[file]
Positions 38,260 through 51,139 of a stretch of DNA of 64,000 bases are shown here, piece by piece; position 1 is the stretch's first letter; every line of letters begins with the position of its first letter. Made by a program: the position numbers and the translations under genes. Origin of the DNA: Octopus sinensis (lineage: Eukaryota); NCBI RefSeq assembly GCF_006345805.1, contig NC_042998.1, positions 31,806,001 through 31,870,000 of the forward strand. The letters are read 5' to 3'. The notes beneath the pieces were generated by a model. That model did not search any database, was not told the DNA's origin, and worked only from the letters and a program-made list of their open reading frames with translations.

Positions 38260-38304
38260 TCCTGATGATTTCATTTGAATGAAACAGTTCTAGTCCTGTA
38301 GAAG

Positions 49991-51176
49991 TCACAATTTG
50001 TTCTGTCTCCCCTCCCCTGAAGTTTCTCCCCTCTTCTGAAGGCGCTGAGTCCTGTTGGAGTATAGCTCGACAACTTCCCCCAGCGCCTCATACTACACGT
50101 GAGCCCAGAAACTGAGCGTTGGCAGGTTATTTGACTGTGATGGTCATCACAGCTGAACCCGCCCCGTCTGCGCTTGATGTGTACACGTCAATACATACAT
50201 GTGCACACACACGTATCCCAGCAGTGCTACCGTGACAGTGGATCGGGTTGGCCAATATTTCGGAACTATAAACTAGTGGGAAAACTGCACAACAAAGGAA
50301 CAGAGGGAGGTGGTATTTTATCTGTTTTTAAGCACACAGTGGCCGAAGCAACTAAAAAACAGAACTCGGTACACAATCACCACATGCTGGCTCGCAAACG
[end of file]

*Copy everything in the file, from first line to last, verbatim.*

Positions 38,260 through 51,139 of a stretch of DNA of 64,000 bases are shown here, piece by piece; position 1 is the stretch's first letter; every line of letters begins with the position of its first letter. Made by a program: the position numbers and the translations under genes. Origin of the DNA: Octopus sinensis (lineage: Eukaryota); NCBI RefSeq assembly GCF_006345805.1, contig NC_042998.1, positions 31,806,001 through 31,870,000 of the forward strand. The letters are read 5' to 3'. The notes beneath the pieces were generated by a model. That model did not search any database, was not told the DNA's origin, and worked only from the letters and a program-made list of their open reading frames with translations.

Positions 38260-38304
38260 TCCTGATGATTTCATTTGAATGAAACAGTTCTAGTCCTGTA
38301 GAAG

Positions 49991-51176
49991 TCACAATTTG
50001 TTCTGTCTCCCCTCCCCTGAAGTTTCTCCCCTCTTCTGAAGGCGCTGAGTCCTGTTGGAGTATAGCTCGACAACTTCCCCCAGCGCCTCATACTACACGT
50101 GAGCCCAGAAACTGAGCGTTGGCAGGTTATTTGACTGTGATGGTCATCACAGCTGAACCCGCCCCGTCTGCGCTTGATGTGTACACGTCAATACATACAT
50201 GTGCACACACACGTATCCCAGCAGTGCTACCGTGACAGTGGATCGGGTTGGCCAATATTTCGGAACTATAAACTAGTGGGAAAACTGCACAACAAAGGAA
50301 CAGAGGGAGGTGGTATTTTATCTGTTTTTAAGCACACAGTGGCCGAAGCAACTAAAAAACAGAACTCGGTACACAATCACCACATGCTGGCTCGCAAACG